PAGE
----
If you only think of Black Tower and Blue Nun when you think of German wines then you will have an exceptionally pleasant surprise when you taste the area’s fine selection of wines.

 

Baden-Württemberg, the name of the region, is actually two wine regions brought together and their styles are actually very very different.

 

Wieden is in the Baden area, and this wine region covers a very large geographical area with 80% of the wine coming from a long narrow strip across  the Rhine from Alsascine, sandwiched between the Rhine and the Black Forest.

 

In the Baden area it is the Spätburgunder (Pinot Noir) that produce the finest wines. Traditionally they have produced a sweetish wine but are increasingly tending toward the more internationally accepted dry wines whilst remaining a very rich taste. Pinot Gris or Grauburgunder and Weißburgunder (Pinot blanc) are also found and these grapes also do very well in this area.

 

 

The most widely planted vine in Baden is Müller Thurgau which produces a very quaffable musky wine. Gutedel is also very commonly found. They have been described as 'winier' than in most of Germany as a cross between most German wines and the weightier wines from the Alsace (Oz Clarke).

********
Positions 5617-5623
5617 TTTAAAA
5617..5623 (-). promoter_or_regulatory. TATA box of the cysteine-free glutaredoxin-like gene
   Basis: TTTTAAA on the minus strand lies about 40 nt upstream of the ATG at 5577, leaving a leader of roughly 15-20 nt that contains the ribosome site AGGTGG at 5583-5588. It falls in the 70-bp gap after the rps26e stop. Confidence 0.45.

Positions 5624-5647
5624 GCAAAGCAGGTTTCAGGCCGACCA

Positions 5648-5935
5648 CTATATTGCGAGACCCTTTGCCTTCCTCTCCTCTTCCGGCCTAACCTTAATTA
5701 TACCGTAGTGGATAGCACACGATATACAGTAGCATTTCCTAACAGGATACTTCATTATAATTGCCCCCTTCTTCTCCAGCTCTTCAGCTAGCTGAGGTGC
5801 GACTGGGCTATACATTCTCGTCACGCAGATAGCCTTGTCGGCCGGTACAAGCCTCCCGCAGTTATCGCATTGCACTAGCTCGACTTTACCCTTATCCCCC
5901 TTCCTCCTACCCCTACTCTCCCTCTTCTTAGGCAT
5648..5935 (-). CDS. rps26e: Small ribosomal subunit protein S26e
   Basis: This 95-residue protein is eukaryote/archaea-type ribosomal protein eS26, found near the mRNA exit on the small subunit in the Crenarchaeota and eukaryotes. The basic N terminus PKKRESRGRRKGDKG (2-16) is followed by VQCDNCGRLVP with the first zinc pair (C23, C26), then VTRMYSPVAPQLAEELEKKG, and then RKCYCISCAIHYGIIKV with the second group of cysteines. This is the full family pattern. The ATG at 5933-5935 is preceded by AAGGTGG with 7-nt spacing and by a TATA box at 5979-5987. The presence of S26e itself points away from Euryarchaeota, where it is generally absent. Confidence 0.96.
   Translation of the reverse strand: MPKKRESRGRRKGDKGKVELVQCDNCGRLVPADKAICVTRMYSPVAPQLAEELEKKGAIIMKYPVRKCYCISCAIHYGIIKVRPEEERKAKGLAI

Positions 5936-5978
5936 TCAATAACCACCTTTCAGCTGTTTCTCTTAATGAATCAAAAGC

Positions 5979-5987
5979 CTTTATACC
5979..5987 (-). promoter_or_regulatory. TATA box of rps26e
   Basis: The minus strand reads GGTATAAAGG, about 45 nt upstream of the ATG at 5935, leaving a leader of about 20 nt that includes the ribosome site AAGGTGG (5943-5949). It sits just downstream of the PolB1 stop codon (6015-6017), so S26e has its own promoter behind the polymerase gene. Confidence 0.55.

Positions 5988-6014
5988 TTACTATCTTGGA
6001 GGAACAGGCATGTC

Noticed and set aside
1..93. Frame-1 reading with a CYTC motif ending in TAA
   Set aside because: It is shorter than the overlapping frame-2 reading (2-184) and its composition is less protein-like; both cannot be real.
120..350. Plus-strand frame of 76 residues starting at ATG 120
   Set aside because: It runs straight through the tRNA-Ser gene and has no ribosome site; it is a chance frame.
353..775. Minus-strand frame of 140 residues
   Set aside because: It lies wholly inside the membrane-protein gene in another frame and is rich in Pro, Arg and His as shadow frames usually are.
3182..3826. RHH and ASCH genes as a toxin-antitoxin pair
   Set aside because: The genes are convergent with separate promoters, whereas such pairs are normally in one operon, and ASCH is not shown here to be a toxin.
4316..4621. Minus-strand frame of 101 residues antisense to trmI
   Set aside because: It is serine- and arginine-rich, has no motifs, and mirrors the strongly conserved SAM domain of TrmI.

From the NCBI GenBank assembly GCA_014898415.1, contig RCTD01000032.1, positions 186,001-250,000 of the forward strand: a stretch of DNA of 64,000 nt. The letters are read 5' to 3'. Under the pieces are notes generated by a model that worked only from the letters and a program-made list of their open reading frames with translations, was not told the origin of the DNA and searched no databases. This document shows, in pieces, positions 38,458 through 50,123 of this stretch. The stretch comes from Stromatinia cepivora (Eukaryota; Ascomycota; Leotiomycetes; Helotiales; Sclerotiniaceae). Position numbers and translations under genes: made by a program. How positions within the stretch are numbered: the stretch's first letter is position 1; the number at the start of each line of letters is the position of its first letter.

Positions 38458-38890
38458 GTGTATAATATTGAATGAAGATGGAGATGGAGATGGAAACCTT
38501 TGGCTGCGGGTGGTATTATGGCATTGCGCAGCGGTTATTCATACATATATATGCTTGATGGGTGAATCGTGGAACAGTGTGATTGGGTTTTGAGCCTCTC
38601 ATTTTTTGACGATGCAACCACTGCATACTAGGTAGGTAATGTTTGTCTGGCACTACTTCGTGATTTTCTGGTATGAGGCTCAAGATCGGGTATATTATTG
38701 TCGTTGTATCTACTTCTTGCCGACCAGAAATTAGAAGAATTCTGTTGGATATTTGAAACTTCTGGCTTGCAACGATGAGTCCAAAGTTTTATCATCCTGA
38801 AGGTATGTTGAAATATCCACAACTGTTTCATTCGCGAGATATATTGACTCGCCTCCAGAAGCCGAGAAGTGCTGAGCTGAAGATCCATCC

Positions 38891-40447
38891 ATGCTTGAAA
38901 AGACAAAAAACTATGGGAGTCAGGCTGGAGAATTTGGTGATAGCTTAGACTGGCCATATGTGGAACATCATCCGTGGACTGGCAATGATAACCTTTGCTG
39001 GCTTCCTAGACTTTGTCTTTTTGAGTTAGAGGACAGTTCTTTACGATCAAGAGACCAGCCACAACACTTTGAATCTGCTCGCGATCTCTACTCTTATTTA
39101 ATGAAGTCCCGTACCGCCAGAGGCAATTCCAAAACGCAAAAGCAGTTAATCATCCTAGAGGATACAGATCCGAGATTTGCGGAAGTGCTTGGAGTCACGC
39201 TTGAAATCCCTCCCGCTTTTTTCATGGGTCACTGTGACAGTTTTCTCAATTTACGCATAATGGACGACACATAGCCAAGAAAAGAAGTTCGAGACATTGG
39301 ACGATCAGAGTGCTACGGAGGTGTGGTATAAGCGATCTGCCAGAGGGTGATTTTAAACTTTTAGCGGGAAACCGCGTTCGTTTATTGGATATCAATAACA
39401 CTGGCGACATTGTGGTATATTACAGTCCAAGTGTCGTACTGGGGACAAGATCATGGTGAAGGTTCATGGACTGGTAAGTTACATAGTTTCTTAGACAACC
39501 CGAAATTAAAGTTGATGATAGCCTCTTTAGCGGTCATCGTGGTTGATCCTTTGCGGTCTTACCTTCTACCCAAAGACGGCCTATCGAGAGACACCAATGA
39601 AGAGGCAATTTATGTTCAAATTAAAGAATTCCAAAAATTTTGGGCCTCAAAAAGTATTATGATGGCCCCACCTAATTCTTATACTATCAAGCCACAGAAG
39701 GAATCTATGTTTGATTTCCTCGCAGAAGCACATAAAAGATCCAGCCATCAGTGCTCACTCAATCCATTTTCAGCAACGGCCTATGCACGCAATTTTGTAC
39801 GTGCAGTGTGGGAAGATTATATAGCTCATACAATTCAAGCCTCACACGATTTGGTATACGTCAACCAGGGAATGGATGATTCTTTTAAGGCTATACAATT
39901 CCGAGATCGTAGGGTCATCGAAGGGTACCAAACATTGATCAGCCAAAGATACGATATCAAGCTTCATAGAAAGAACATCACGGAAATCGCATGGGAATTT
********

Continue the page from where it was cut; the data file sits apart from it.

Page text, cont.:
You will rarely see these wines outside of Germany as so few escape  the German market so seize the opportunity to sample these excellent value white, red and rose (Weißherbst), all of which will prove themselves very drinkable.

 

 

Travel to local vineyards at Kirchofen, Pfaffenweiler, Efringen Kirchen, and Wolfenweiler and taste their products, or to Staufen  with its castle surrounded by vines (shown below), just a few kilometres from Wieden.

 Further afield, Ihringen is one of the locally renowned areas, and some of our local favourites come from Behringer wines (no relation !)